I can’t tell you how many times I had to listen to the declaration “This is the last time I will ever go on a canoe trip with you”. I told her that she was beginning to sound like our 21 year old son who complained in a similar manner more than three years ago when I took him on this same canoe trip and like wise upset the canoe in a similar incident. At that time we had lots of water in the river and we canoed till dark to reach the pick up point twenty miles down river at the Bailey Bridge. Since then all he talks about, during fishing season, is returning to the Bartibog to catch the big sea trout.
Constance cooked up the mess of sea trout I had caught and they were some tasty with new potatoes and fiddle heads. We slept in the shade for the remainder of the afternoon as it was too hot to fish. There was a gently breeze blowing through the trees which reminded me of Meryl Haggard’s song ‘Listening To the Wind’. .In the evening I fished the pool at the old bridge site and at the mouth of North Brook but did not catch any tout worth keeping. We retired to our tent with lots of dry clothes and blankets but it was so hot we did not need the blankets. What a change in temperature.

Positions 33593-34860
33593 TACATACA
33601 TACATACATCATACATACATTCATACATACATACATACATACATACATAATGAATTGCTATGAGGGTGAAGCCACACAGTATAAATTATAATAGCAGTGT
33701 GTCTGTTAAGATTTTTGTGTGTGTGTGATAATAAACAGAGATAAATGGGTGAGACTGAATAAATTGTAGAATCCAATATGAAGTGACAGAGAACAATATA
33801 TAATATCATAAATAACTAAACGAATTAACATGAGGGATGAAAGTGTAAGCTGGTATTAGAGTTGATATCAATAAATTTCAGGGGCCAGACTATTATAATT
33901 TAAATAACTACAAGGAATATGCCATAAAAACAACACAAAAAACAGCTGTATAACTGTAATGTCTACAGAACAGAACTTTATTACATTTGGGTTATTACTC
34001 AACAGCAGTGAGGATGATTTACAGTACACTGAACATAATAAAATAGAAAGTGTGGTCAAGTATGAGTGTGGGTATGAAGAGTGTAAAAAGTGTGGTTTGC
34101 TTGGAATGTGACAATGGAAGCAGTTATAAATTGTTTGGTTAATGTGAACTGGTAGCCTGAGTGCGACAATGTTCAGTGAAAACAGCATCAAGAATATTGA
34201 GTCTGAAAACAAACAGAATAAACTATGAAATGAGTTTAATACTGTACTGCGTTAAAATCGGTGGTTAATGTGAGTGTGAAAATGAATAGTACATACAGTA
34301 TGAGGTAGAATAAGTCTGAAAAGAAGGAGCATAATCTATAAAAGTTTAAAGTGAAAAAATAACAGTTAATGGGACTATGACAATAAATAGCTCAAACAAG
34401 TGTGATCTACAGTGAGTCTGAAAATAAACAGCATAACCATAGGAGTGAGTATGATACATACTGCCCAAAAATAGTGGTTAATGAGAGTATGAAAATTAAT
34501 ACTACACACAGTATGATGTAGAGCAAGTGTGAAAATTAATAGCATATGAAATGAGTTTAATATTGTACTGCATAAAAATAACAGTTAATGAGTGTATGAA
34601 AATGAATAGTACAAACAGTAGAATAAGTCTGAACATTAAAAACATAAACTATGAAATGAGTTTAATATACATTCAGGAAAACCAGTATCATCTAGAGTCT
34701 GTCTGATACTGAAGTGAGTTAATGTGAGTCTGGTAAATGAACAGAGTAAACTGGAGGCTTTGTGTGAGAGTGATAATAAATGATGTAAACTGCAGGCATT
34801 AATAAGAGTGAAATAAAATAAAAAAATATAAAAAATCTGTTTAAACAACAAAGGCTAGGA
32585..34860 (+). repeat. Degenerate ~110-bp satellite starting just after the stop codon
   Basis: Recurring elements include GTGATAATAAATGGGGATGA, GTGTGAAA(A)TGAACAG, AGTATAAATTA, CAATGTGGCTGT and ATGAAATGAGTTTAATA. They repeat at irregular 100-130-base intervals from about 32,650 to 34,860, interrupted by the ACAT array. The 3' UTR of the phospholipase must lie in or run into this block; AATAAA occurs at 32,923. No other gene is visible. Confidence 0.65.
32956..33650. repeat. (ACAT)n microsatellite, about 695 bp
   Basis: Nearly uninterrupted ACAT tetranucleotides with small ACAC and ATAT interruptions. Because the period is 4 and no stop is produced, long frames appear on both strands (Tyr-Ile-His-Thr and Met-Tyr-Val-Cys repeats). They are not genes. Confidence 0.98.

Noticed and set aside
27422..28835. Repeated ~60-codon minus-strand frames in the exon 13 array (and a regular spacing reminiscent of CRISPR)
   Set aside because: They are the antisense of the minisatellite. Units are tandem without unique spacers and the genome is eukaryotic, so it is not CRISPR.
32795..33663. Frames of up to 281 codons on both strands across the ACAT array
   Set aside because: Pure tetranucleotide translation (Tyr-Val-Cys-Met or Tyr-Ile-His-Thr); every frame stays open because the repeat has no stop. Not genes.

Friday May 22nd,
We awoke to a cloudy day. It looked like it might rain so we broke camp quickly as my goal was to reach the old Jam Camp site where there was supposed to be a walking trail from there to the Wild Cat Road . I continued to guide the canoe down river over and around rocks. Although the river picked up more water at the confluence of the North Brook there was still not enough water to float the canoe with the both of us in it. I took breaks every so often by stopping to fish a pool here and there but did not have any luck in the early morning.
At Blanket Pool we stopped for a rest and as I fished the pool I recalled Father Murdoch’s story of Blanket Pool in his book “Far Away Place “